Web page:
Three people, all wearing masks, different ages, races and genders. Raising their sleeves to show off a band-aid on their shoulder. Text reads: Wrong time for the flu. Right time for a flu shot.

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Seasonal Flu (Influenza)

Flu (influenza) is a seasonal upper airway and lung infection that causes fever and a cough or sore throat. It is most common during the fall and winter months. Every year, about 2,000 New Yorkers die of seasonal flu and pneumonia, which can develop as a complication of the flu.

Vaccination is the best way to protect against the flu.

As the flu and COVID-19 are expected to circulate at the same time this season, getting a flu vaccine is more important than ever. Although the flu vaccine will not prevent COVID-19, it will help decrease the risk of you and your family getting sick and needing flu-related medical care.

You can receive the flu vaccine at the same time as all other vaccines, including the COVID-19 vaccine.



Be sure to call ahead to check for vaccine availability.

Flu Vaccination Events

There will be flu vaccination pop-up events throughout the city this season.

Vaccines at these sites are available to all New Yorkers, regardless of your immigration status or whether you have insurance. People who have insurance should bring their insurance cards.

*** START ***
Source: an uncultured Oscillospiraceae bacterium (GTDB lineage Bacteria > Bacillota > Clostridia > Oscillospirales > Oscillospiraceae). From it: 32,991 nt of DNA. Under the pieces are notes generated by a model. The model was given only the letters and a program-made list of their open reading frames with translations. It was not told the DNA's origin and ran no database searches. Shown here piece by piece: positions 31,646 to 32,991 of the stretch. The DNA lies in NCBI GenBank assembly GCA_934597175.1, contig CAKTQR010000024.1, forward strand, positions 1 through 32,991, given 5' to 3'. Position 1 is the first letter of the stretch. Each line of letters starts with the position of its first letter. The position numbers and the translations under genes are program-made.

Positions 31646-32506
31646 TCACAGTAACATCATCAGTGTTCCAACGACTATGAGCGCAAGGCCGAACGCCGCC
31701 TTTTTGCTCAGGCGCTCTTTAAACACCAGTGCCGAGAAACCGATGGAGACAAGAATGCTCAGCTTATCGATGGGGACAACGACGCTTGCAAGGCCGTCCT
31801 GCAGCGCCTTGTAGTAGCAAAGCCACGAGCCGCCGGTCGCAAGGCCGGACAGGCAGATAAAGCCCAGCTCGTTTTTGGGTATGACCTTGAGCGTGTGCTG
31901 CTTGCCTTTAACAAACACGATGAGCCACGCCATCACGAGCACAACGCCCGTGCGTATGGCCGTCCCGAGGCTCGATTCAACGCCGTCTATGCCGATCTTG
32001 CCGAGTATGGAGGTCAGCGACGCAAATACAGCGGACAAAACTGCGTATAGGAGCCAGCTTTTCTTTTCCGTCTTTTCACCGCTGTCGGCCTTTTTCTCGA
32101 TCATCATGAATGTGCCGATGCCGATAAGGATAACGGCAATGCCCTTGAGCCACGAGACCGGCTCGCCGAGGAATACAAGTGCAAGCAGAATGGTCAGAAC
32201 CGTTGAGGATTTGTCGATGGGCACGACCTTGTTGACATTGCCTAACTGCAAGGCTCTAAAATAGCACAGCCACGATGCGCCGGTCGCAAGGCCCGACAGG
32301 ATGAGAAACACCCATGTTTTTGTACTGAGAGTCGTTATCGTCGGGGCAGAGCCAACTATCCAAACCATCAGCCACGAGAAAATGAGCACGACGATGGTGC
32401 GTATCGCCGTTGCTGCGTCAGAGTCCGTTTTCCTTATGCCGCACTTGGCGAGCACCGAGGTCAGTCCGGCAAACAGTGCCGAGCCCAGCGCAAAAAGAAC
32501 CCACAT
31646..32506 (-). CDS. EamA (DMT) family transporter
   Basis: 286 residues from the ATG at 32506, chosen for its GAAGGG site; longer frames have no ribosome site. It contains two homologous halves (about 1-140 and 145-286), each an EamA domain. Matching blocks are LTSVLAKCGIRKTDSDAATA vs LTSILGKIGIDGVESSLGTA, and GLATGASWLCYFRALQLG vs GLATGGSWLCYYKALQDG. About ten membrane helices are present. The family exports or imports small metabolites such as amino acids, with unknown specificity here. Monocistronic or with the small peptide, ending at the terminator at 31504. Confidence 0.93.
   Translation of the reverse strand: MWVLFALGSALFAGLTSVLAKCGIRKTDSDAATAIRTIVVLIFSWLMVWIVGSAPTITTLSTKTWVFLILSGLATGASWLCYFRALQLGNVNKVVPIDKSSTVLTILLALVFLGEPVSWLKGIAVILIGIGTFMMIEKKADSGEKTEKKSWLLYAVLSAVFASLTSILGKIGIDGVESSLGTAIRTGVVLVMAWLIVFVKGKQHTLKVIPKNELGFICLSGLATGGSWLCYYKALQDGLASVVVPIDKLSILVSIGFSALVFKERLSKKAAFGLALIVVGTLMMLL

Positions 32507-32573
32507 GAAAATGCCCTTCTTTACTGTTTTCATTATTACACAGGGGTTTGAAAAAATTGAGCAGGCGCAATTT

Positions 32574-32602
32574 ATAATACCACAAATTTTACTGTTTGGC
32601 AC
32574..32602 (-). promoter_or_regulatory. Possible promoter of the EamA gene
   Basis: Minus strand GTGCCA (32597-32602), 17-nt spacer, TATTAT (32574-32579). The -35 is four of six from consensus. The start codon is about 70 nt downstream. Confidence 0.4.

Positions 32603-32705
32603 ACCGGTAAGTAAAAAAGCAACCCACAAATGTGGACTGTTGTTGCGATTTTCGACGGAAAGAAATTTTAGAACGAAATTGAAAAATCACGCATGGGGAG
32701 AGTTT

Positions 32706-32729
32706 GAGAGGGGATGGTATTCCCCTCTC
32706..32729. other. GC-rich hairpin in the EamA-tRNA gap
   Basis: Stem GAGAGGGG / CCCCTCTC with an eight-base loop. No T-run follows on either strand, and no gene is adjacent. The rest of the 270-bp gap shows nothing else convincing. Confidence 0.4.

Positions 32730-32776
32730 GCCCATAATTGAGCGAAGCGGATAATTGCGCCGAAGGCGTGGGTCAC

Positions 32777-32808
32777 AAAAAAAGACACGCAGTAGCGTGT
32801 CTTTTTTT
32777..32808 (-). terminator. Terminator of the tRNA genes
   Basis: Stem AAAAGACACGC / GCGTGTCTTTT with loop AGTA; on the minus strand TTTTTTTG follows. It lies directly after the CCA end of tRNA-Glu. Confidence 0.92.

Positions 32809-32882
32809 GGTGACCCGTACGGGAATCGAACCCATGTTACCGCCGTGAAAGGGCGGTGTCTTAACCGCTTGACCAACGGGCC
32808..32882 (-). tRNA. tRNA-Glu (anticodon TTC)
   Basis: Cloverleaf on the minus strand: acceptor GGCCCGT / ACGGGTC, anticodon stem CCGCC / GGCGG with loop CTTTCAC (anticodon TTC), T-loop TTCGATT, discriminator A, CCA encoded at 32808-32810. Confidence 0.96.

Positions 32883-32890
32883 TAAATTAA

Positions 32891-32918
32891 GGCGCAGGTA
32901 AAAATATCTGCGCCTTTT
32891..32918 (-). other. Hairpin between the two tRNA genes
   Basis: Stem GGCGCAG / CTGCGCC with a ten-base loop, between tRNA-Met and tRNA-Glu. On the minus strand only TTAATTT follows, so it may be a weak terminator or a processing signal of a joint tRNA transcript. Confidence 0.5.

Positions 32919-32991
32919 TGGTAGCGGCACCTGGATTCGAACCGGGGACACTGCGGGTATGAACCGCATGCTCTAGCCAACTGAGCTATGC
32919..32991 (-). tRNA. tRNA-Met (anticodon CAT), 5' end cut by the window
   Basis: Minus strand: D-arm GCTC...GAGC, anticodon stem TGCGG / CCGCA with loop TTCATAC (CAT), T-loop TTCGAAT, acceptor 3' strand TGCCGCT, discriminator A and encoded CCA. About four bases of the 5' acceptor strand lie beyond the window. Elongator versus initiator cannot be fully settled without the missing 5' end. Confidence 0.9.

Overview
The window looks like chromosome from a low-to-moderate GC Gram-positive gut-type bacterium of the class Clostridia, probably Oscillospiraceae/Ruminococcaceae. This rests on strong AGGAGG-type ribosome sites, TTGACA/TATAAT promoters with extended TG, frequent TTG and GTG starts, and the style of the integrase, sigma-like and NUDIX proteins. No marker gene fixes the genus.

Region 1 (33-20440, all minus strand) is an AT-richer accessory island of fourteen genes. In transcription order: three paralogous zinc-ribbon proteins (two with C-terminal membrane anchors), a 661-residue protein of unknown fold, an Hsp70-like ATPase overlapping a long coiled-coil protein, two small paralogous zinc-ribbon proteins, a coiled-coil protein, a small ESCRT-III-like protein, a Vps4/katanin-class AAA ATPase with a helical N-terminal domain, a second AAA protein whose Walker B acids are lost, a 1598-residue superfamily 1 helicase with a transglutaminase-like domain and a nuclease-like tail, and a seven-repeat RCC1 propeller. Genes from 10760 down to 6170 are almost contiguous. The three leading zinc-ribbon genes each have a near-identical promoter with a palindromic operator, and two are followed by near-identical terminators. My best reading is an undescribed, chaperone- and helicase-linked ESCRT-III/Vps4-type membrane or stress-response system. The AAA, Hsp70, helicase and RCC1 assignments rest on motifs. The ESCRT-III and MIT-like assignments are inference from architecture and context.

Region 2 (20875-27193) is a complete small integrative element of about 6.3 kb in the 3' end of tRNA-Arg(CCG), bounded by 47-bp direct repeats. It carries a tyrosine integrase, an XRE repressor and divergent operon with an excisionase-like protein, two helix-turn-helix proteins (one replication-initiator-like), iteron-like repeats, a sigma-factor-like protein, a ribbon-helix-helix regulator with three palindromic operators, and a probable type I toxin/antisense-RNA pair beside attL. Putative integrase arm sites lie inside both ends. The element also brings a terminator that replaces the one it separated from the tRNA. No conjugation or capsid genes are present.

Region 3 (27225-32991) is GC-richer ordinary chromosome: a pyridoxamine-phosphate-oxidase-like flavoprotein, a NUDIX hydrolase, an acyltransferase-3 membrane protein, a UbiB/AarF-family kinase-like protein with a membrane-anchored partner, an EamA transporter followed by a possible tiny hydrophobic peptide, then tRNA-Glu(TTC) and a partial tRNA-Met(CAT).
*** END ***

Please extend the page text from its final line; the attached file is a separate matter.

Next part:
No registration or appointments are necessary, unless otherwise noted.

Upcoming Events

Bronx

  • November 24, 10 a.m. to 2 p.m.
    Highbridge Community Development Corporation
    1285 Meriam Avenue

Brooklyn

There are no upcoming scheduled events in Brooklyn at this time.

Manhattan

There are no upcoming scheduled events in Manhattan at this time.

Queens

There are no upcoming scheduled events in Queens at this time.

Staten Island

There are no upcoming scheduled events in Staten Island at this time.

More events will be scheduled throughout this flu season, so check back here to find one near you.

Information for Providers

If you are a health care provider, check out Health Department resources and information about how providers can best treat, report and vaccinate against the flu.

Flu vaccinations administered to children aged 18 years or younger must be reported to the Citywide Immunization Registry (CIR). For patients ages 19 years and older, providers are strongly encouraged to report administered flu vaccines to the CIR with the patient’s verbal or written consent.

Additional Resources

More Information